Thursday, April 21, 2005

Employment Raw

Disclaimer: This article contains a discussion of a legal nature. Please do not take this article as legal advice - it's not meant to be.

The ever-vigilant Acidflask noted a first in Singapore Blog history - retracted statements about a workplace superior. On his blog, Acidflask poses interesting questions on the line between "freedom of expression and professional reticence". All very good questions. Unfortunately....

Acidflask, privacy a non-issue in Singapore. Here, an employee's right to privacy simply doesn't exist in any meaningful form. Micro$oft's stand on this topic is not uncommon by far.

I know companies in which bosses read their employee's email (legal in Singapore). It's also common HR practice in Singapore to have an employer ask for the release of results from a health screening. (again, no legal prohibition). Either of these practices would be proscribed or outright prohibited in some jurisdictions.

Privacy just isn't respected in Singapore. Granted, there are many laws that protect privacy of individuals indirectly, but there is no generally recognised right of privacy in Singapore. The indirect nature of the protection of privacy leads occasionally to absurd results.

Take employers snooping on employee's email inboxes for example. The law protects employers, but not employees. Employees cannot read their employer's emails without getting smacked silly by the Singapore justice system. This particular peversity of the law lies in the application of the Computer Misuse Act (Cap 50A). The Computer Misuse Act only prosecutes "unauthorised" access of computers. Without going into the nuts and bolts of the Computer Misuse Act, it is sufficient to say that a person who has the authority to control access to a computer, arguably, commits no offence under the Computer Misuse Act. It doesn't take a genius to see how this inequality can be exploited by unethical employers.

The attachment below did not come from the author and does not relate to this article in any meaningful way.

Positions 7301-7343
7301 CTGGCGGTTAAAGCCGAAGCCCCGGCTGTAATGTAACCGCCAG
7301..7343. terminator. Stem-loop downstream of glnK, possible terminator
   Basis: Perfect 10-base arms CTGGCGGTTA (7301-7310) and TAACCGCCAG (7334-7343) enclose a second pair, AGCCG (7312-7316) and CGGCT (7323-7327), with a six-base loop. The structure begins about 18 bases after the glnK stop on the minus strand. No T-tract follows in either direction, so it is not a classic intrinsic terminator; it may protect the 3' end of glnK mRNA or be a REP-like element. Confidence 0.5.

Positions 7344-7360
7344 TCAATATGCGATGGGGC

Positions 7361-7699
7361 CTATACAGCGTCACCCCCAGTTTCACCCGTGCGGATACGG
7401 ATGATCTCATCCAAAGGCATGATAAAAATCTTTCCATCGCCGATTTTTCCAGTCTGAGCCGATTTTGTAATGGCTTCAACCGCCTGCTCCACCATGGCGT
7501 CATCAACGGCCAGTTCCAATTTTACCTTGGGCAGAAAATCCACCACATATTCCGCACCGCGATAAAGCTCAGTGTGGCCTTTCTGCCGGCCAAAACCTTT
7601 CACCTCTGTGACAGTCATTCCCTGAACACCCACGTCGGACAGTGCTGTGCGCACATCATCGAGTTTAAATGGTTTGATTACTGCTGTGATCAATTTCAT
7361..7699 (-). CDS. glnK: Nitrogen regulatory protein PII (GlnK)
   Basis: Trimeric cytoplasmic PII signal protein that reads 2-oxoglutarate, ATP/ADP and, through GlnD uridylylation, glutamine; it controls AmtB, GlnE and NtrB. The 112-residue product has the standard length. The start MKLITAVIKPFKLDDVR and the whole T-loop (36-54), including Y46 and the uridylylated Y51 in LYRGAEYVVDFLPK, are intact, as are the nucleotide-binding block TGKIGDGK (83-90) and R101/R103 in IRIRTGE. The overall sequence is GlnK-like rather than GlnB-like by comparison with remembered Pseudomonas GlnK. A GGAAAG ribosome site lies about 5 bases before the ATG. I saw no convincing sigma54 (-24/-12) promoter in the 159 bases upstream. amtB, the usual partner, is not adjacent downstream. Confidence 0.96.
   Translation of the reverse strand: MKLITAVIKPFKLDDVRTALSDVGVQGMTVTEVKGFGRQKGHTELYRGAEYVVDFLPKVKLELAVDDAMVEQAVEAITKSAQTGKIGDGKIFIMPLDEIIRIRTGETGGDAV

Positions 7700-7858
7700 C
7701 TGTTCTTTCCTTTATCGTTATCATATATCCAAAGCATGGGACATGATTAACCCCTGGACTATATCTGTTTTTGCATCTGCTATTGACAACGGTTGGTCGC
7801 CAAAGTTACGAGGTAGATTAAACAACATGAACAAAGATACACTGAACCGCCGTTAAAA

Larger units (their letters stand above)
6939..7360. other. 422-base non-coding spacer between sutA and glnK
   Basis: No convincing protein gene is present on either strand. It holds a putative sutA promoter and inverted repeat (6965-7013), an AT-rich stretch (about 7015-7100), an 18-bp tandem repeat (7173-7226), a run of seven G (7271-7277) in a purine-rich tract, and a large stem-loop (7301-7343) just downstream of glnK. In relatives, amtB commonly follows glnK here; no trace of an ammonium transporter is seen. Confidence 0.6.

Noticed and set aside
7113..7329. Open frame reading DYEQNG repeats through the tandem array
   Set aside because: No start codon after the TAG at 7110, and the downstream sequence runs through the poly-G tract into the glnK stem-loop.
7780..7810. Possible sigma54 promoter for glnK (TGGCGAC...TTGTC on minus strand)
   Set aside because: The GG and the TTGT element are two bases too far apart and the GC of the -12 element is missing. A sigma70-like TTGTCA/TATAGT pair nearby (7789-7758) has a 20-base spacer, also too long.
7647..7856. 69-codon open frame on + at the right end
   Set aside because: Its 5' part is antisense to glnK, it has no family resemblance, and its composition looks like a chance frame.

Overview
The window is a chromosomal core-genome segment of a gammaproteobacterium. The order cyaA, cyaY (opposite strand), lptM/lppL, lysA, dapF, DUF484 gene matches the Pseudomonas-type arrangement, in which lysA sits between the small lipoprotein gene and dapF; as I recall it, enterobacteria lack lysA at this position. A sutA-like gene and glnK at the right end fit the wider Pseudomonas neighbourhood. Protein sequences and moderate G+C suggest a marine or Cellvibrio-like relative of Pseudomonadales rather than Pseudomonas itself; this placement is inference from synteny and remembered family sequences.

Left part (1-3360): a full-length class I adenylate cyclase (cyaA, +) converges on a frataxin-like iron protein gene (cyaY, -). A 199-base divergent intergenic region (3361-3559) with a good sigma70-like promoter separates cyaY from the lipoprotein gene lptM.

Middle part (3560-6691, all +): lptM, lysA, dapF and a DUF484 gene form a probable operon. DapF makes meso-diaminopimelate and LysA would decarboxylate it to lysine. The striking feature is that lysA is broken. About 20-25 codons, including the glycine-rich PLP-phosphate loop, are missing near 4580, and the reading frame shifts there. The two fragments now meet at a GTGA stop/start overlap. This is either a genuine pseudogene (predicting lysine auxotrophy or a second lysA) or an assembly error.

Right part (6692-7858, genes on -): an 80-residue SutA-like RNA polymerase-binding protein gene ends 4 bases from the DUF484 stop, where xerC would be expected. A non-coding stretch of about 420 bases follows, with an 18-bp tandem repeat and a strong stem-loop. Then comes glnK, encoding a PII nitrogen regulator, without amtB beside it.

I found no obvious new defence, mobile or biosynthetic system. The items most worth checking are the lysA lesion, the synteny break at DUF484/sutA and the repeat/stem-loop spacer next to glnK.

I respect the fact that the Singapore Gah-men is trying very hard implement best practices without eroding their traditionally pro-employer stand. The results, however, usually come out half-arsed - if they come out at all. According to this report data protection legislation has been under review for 14 years (the report says 12 years, but it was published in 2003). I have serious doubts that this will ever be enacted into legislation.

Hence, Acidflask, you give very good advice. When blogging, assume that anyone can read it and regulate accordingly.

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AcidFlask said...

The issue is perhaps more subtle than you have described it.

Blogs are (or to be cynical, can be) run entirely out personal resources. You can use your own internet connection, your own free time at home, your own blog host, without using a single iota of company resources. Yet you still can be accused of revealing trade secrets on your website and violating company regs, even while not on work time.

It's an issue beyond privacy at the workplace; it's a question of how far your work responsibilities spill over into your personal life that you have to think about not violating company policies even in your own free time.

Anthony said...

I note here, acidflask, that we've moved beyond the bounds of blogging? In my mind, there's no difference between blogging and, say, whining to your husband and revealing trade secrets in the process (happened to my friend btw).

I know where you're coming from, yet how fair is the work-private life distinction? The argument presumes that there's a distinction between work and private life, which may or may not exist.

ketsugi said...

might prove an interesting read.